Written by Cornelis P. Venema |
Wednesday, December 28, 2022
The risen and ascended Christ has “all authority in heaven and on earth” (Matthew 28:18). People from every tribe, tongue, and nation are being redeemed by the blood of the Lamb. The risen Christ will reign until He has put all His enemies under His feet, including the last enemy, death itself (1 Corinthians 15:25–26). As the Gospels remind us, Christ came to bind and plunder the strong man’s house (Matthew 12:29; see Luke 10:17–18). In the words of Christ Himself, “Now is the judgment of this world; now will the ruler of this world be cast out. And I, when I am lifted up from the earth, will draw all people to myself” (John 12:31–32).
The topic of the millennial reign of Christ often provokes intense debate among contemporary Christians. When the subject is broached, it doesn’t take long for the debate to degenerate into arguments about the three predominant views: premillennialism (in both its historic and dispensational forms), amillennialism, and postmillennialism. The unfortunate feature of these debates is that they fixate on questions regarding the exact timing of the millennium. Does the millennium occur before or after the second coming of Christ at the end of the present age in redemptive history? Does the resurrection of believers occur before or after the millennium? Though these questions are important, they can easily detract from the main point of the vision in Revelation 20. They also tend to encourage an interpretation of Revelation 20 that is isolated from the testimony of the New Testament as a whole.
Yet when we approach the vision of the millennium of Revelation 20 within the framework of the book of Revelation in particular and the New Testament in general, we are able to capture the grand theme that Christ’s reign has already commenced and will ultimately triumph when Christ comes to receive His bride, the church, in its glorified state (Rev. 21–22). To borrow the title of Dennis Johnson’s fine commentary on the book of Revelation, the present and future aspects of the story of redemption involve nothing less than the triumph of the Lamb of God, who is also the “Lion of the tribe of Judah” (Rev. 5:5–6).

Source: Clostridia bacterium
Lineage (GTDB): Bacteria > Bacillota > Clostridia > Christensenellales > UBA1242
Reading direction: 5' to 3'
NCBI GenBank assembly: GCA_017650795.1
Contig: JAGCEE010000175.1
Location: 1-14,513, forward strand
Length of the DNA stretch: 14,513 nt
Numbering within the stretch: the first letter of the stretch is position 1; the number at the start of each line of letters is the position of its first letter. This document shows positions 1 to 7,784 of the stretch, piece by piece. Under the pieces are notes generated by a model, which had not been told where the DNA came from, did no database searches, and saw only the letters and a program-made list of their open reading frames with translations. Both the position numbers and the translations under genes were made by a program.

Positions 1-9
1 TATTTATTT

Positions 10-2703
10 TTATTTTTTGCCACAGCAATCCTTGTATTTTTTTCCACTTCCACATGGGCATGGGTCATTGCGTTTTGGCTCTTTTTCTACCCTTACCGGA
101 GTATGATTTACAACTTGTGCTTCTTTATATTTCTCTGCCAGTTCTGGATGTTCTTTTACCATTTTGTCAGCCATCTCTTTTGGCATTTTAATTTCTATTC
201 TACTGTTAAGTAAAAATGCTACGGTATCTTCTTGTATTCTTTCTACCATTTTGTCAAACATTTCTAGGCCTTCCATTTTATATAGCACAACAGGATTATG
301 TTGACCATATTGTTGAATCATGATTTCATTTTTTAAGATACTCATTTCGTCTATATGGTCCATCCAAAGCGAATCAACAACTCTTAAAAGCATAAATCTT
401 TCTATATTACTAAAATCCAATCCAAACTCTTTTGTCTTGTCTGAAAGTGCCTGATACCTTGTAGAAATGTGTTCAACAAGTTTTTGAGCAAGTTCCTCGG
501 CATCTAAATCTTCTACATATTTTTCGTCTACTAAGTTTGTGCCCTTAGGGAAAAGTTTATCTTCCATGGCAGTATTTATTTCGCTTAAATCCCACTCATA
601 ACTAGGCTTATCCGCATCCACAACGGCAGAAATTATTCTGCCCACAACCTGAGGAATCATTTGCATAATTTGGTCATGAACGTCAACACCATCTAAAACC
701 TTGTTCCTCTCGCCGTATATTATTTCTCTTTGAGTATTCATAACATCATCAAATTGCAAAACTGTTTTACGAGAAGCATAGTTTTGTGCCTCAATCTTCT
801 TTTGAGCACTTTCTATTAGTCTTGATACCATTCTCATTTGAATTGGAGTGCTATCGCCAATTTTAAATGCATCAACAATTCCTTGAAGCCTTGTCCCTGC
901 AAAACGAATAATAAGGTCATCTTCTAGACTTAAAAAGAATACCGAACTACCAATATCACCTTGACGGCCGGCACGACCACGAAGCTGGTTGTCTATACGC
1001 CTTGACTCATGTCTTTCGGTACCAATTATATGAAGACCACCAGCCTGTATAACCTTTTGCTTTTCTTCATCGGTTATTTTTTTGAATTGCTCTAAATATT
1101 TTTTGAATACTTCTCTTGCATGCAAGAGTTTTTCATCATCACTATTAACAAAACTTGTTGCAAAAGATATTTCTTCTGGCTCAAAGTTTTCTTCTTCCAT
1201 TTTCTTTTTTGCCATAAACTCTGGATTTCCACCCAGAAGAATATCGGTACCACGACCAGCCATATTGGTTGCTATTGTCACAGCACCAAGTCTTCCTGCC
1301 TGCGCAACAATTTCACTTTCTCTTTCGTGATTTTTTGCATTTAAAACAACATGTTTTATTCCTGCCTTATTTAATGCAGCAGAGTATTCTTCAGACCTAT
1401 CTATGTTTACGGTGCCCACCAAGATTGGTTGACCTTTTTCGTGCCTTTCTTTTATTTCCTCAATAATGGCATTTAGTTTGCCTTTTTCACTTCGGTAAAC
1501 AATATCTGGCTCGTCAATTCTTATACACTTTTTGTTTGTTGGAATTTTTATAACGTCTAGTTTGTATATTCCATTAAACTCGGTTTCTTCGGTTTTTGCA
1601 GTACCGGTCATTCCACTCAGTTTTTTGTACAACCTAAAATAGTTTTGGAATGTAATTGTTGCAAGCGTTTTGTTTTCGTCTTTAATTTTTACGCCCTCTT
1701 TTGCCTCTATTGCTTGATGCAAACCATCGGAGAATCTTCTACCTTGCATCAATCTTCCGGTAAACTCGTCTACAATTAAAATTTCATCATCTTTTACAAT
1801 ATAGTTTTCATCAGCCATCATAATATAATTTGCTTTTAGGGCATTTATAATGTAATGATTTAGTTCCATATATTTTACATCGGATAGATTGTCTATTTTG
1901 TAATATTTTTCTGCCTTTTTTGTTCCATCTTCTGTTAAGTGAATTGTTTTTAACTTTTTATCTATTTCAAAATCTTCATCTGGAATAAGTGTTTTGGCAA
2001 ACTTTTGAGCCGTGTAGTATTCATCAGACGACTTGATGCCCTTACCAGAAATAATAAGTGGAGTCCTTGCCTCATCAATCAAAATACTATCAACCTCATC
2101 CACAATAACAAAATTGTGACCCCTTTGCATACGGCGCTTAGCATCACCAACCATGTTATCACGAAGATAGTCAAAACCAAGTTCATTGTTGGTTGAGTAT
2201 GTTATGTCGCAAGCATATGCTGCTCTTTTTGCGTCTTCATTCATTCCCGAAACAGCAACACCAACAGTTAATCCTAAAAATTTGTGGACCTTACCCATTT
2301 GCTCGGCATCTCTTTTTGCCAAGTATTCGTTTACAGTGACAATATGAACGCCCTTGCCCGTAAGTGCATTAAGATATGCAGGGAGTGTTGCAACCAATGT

To appreciate the significance of the vision of the millennium in Revelation 20, it is important to remember the purpose and structure of the book of Revelation as a whole. Revelation’s purpose is to comfort and encourage the seven churches of Asia Minor (Rev. 2–3), its original recipients, and all the churches of Jesus Christ throughout subsequent history whom these churches represent. This means that all the visions of the book, including the vision of the millennium, should be viewed from the standpoint of this question: How would this vision encourage the original recipients of the book?